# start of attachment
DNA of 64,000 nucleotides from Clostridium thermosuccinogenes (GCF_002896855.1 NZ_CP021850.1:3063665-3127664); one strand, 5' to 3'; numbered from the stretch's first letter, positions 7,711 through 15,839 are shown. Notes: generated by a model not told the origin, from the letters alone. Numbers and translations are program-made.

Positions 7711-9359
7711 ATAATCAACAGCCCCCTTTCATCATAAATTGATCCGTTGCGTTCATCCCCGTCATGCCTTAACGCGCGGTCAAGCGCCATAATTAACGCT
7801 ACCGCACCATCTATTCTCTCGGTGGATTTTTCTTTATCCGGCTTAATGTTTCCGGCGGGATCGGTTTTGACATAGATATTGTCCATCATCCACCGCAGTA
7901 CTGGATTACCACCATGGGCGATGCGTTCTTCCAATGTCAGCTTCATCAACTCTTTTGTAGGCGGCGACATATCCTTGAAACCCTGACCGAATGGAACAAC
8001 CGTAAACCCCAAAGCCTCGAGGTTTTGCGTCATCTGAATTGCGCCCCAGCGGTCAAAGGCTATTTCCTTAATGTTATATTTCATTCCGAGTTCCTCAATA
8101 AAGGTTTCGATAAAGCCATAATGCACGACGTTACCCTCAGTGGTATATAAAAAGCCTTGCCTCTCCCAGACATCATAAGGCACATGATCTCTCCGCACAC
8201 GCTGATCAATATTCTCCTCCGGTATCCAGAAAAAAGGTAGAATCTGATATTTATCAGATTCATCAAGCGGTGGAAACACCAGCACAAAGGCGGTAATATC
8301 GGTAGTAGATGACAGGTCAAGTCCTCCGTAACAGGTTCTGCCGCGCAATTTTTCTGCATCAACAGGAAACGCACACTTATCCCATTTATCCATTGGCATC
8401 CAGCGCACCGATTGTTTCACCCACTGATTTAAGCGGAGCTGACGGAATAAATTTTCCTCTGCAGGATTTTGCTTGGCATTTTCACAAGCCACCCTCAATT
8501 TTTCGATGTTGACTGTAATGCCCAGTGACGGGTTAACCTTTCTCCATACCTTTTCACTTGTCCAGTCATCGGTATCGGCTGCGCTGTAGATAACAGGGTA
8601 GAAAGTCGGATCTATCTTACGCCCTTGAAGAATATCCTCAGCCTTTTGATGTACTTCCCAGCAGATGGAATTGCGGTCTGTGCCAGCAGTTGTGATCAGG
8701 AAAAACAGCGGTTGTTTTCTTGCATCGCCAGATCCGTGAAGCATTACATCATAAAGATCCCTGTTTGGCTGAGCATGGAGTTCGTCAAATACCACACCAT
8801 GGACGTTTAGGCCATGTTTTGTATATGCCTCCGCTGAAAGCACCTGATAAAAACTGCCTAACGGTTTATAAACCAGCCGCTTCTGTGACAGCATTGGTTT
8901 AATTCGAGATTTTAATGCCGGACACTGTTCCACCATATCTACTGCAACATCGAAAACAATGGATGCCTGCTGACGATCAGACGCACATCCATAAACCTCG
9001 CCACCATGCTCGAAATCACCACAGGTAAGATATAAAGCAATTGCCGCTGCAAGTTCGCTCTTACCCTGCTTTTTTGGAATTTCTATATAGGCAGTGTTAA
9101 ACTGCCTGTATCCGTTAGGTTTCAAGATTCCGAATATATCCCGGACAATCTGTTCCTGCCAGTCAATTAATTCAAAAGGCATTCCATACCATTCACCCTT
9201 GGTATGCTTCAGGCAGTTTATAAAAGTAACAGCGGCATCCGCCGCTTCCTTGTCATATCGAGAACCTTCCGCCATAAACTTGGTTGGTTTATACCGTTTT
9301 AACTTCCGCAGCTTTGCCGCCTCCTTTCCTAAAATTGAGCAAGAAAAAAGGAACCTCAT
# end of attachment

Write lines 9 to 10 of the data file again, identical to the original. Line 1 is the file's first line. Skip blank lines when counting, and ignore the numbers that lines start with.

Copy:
8301 GGTAGTAGATGACAGGTCAAGTCCTCCGTAACAGGTTCTGCCGCGCAATTTTTCTGCATCAACAGGAAACGCACACTTATCCCATTTATCCATTGGCATC
8401 CAGCGCACCGATTGTTTCACCCACTGATTTAAGCGGAGCTGACGGAATAAATTTTCCTCTGCAGGATTTTGCTTGGCATTTTCACAAGCCACCCTCAATT